Just like in a game of Holdem, the dealer button moves clockwise round the table and action starts with two players posting forced bets, called Blinds. The Small Blind, and the Big Blind.
Cards are dealt and then there are four rounds of betting:
The major difference is that in Omaha, each player is dealt four hole cards face-down. You're still trying to make the best five-card poker hand, but you must use exactly two from your hand and three of the five community cards. This usually catches Holdem players out at first, but you'll soon get the hang of it. Let's look at an example.
You're dealt the Ace of Spades, Ace of Diamonds, King of Hearts and King of Diamonds. The board shows all four Queens, plus the Nine of Spades.
So what's your hand?
The answer is Queens full of Aces. We took three of the community cards, along with two of our hole cards, to make the best five-card hand.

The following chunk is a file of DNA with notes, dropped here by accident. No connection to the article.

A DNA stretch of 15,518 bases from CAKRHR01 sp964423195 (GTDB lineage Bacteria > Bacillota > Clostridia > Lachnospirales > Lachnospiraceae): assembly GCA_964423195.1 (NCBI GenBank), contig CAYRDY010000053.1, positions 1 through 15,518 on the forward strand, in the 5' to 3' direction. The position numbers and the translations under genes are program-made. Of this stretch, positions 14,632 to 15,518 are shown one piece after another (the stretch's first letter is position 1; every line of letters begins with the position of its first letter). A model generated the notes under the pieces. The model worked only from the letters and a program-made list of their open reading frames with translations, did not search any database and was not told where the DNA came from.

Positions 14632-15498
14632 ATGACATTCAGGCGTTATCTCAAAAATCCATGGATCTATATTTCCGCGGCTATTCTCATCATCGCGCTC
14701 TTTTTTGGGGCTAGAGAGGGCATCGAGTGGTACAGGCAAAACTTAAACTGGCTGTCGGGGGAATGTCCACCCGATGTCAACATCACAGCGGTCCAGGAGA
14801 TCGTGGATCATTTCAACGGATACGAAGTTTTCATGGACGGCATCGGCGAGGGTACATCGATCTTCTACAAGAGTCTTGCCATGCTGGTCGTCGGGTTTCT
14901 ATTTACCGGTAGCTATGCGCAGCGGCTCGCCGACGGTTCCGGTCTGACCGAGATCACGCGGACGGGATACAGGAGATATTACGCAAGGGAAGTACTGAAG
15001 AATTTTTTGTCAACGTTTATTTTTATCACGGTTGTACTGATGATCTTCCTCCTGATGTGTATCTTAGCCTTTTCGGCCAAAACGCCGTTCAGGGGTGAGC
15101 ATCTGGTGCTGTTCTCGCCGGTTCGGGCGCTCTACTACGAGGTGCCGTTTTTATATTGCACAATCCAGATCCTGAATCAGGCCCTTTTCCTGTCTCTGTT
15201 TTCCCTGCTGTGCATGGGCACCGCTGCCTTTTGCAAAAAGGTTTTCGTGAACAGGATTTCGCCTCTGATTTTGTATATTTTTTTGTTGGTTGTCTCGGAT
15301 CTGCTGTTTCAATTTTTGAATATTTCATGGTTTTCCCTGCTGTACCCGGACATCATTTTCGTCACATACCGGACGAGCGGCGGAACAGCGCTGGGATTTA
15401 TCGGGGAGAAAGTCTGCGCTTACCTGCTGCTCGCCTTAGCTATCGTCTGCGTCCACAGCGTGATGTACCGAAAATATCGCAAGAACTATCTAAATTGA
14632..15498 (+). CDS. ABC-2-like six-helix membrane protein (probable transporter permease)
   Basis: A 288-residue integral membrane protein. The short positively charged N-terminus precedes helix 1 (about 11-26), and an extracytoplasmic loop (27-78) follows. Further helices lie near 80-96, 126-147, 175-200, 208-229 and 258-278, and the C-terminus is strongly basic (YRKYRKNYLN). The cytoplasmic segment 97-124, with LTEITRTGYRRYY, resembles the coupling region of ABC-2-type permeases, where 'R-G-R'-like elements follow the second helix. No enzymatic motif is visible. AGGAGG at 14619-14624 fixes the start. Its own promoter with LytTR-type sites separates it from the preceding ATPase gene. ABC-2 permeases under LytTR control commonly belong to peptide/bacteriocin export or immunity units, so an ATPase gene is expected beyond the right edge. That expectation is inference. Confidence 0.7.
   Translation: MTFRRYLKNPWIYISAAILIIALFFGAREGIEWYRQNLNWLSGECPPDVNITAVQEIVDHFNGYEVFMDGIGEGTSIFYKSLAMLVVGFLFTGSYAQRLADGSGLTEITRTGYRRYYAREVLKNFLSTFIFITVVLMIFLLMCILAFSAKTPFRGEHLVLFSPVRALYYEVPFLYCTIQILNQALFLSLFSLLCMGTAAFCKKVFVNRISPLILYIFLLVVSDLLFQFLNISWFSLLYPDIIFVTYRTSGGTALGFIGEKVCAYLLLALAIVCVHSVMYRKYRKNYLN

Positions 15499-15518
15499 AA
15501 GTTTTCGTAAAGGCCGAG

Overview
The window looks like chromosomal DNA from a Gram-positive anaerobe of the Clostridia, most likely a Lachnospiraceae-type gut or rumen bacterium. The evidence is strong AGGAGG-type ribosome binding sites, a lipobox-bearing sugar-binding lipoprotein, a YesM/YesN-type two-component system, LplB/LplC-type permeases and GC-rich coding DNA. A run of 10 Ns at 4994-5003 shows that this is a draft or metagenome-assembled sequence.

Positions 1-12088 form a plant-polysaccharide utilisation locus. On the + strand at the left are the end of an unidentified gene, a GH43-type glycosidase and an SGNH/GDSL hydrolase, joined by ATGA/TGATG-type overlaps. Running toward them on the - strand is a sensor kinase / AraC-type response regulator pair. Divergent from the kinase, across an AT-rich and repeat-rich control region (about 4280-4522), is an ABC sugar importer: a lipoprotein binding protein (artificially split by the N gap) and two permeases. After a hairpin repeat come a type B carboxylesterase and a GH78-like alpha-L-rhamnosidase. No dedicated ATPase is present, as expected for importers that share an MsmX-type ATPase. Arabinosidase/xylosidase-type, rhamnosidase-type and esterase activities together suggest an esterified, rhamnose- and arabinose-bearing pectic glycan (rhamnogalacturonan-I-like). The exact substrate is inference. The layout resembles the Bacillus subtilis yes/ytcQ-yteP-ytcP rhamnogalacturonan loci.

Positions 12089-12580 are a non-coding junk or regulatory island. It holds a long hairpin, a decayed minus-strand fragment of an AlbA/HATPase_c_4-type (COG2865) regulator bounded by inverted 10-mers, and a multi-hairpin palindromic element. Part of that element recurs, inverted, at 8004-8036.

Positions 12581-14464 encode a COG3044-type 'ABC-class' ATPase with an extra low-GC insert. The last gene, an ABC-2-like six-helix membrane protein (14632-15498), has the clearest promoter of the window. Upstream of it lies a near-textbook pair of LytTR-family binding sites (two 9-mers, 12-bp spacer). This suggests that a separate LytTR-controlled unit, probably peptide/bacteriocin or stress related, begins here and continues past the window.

Now let's move on to the meaning of Pot Limit.
In a hand of Pot Limit Omaha your bet sizes are limited by the size of the pot. Unlike No-Limit Holdem, you can't move all-in unless the pot is big enough first.
In this example the blinds are $1 and $2, so the hand starts with $3 in the pot. Our opponent bets $2 – the size of the Big Blind – which is the minimum amount permitted. Now we want to raise, but what's the maximum bet size? There's an easy way to work it out. Take the amount in the pot, which is now $5, plus double the size of the bet you're facing. So that's $5 plus $4, so the most we can bet is $9.
Even with a format of Pot Limit in place, pots can still get big just as they would in a game of No Limit Hold'em. But it's much harder to intimidate your opponents with large over bets or all-in moves. Players generally get to see flops and later streets more cheaply, making Omaha a great action game with real strategic depth. For more great Omaha strategy discussion please check out our Omaha Strategy forum.
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